So this is a curious one. I am continuing investigating #CIC filters now that I have run @Rick Lyons tests and proven to myself that they are now correctly implemented. It involves the impulse response (or what I was looking for, the frequency response) of these filters.
One of the things I like about FIR filters is that you can send the unit impulse through them, and take the FFT of the result and see the frequency response of the filter. So naturally I plotted the FFT of the impulse response of the 3 stage, decimate by 5, CIC filter. Not surprisingly, depending on where in the decimation cycle the impulse comes in, the outputs of the filter change. So I wrote some code to send an impulse through at offset 0, 1, 2, 3, and 4 (since it is a decimate by 5 the sequence repeat). These are the first 10 values for each offset
Simple Impulse test, first 10 values: Offset 0 1 2 3 4 --------------------------  - 15, 10, 6, 3, 1  - 10, 15, 18, 19, 18  - 0, 0, 1, 3, 6  - 0, 0, 0, 0, 0 ... (all the rest of the values are 0
When you plot the FFTs of these you get this:
There are essentially three distinct plots for the three unique sequences from the output. I am at a loss to explain what this value would change. The spectral content shouldn't be different as far as I can tell.
Those are the frequency responses of each individual 'polyphase' of the full FIR filter. The frequency response you're most likely interested in is that of the full FIR filter impulse, which is the interleaved version of those 'polyphase'. Try FFTing:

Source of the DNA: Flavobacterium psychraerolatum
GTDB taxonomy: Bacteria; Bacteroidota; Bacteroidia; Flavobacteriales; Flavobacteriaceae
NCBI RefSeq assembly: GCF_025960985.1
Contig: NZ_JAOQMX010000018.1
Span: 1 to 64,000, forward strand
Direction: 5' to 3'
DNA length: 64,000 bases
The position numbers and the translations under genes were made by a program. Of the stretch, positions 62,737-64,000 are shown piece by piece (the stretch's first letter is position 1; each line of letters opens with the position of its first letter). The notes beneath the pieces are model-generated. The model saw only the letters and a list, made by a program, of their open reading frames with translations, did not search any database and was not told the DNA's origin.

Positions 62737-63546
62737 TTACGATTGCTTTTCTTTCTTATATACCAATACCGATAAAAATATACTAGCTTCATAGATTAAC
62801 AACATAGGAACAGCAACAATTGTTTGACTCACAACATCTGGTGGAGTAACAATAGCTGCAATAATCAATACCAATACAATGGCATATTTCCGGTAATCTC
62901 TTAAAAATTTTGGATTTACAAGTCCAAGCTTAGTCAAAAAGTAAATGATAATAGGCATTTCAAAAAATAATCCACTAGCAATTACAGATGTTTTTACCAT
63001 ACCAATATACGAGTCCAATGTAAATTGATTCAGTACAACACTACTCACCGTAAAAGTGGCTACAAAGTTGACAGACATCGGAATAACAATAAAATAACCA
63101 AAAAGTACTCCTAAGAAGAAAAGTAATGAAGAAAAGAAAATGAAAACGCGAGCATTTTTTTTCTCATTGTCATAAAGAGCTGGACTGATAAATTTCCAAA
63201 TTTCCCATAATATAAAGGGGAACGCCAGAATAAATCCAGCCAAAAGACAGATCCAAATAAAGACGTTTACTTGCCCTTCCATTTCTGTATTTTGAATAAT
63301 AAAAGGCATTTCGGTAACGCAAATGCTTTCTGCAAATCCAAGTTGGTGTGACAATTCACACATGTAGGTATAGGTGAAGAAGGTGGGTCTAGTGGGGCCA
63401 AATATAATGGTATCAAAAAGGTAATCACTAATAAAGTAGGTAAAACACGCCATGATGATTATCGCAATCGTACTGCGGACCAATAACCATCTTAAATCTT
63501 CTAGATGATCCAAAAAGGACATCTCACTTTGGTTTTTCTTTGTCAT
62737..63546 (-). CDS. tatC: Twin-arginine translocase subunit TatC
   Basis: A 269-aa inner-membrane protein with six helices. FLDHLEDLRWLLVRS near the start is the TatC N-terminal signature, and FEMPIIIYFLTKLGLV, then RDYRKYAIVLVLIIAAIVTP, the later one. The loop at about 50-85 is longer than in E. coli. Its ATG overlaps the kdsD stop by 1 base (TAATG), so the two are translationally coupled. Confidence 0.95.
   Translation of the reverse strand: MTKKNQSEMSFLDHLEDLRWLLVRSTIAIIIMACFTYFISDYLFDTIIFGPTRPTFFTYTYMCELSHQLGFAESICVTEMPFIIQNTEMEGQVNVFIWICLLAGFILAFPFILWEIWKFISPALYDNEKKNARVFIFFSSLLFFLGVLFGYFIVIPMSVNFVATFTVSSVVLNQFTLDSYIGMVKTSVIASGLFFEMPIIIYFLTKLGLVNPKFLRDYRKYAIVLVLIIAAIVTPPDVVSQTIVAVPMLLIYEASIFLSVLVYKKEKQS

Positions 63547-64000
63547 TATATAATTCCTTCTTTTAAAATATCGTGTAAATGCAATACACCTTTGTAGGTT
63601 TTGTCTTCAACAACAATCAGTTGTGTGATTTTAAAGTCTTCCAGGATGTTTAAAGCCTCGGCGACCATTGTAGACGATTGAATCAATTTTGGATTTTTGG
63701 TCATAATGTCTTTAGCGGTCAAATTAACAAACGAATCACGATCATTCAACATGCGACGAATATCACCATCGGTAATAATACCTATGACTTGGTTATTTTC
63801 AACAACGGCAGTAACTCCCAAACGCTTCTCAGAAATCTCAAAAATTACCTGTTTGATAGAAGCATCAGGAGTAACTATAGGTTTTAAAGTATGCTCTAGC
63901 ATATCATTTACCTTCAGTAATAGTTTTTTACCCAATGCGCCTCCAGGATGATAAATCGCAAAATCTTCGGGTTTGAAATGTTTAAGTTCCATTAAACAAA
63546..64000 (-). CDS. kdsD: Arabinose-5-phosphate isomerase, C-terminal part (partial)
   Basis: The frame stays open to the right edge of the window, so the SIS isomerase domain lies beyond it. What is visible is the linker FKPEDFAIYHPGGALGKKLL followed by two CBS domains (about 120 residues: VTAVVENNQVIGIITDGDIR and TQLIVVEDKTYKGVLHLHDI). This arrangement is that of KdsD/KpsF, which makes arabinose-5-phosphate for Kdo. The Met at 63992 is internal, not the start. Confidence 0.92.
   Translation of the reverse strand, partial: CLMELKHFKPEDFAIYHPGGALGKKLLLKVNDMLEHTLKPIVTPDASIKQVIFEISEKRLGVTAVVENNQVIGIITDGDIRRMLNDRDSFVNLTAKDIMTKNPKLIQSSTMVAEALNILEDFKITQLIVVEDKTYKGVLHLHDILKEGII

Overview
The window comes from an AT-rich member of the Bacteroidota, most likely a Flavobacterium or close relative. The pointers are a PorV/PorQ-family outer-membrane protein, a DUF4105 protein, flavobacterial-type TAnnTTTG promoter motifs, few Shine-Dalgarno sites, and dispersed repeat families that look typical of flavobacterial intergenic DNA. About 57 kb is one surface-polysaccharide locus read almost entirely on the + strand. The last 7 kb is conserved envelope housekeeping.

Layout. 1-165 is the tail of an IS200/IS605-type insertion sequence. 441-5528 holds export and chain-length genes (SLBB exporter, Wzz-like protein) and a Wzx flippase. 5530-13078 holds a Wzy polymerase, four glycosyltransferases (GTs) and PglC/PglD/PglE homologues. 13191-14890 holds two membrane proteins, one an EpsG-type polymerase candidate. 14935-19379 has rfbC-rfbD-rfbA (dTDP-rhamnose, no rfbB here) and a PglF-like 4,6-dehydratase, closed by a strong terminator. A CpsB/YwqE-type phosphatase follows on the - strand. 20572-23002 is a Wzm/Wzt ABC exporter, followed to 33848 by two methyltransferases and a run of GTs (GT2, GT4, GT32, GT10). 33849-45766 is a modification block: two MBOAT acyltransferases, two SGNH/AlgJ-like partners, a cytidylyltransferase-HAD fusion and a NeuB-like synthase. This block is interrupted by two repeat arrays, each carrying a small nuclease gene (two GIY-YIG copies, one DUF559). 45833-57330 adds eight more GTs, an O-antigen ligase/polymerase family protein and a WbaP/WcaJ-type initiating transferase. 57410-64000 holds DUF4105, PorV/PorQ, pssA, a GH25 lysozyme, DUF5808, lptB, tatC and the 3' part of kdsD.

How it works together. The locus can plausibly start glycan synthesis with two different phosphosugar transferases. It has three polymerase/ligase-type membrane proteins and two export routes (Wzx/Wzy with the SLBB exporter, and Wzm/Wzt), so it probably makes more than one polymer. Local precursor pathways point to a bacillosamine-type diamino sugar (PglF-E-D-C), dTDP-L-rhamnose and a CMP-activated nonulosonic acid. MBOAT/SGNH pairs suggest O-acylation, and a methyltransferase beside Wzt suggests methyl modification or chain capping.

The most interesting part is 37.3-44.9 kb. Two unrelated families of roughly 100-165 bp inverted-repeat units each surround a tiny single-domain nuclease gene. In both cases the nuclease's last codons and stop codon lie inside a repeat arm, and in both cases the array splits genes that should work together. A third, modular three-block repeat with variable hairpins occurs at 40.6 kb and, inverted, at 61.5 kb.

[1 3 6 10 15 18 19 18 15 10 6 3 1]
Should look more like what you're expecting.
Ok, that is pretty awesome!
if the yaxis was in 'dB' it would even look like a normal frequency response!
Your right it does. Now nothing I've read about CIC filters talks about polyphase. That is something I need to understand, can you point me to a reference?
And as an update I've downloaded half a dozen papers that refer to implementing CIC filters using polyphase techniques. It will take me a bit to digest them.
My first reading is that each 'stage' of the CIC filter is one FIR phase. Thus a 3 stage CIC has 3 phases which is what I found for my example above. I will get to test this by tweaking to code a bit.
I would ignore the CIC filter part and read up about standard FIR filters and their polyphase implementation when used for decimation.
CIC is just a clever recursive way to implement a certain family of FIR filters,essentially an implementation detail.
How did you choose how to do the interleaving?
I'm not sure what you mean...
Start from the full FIR filter and pick every N samples...?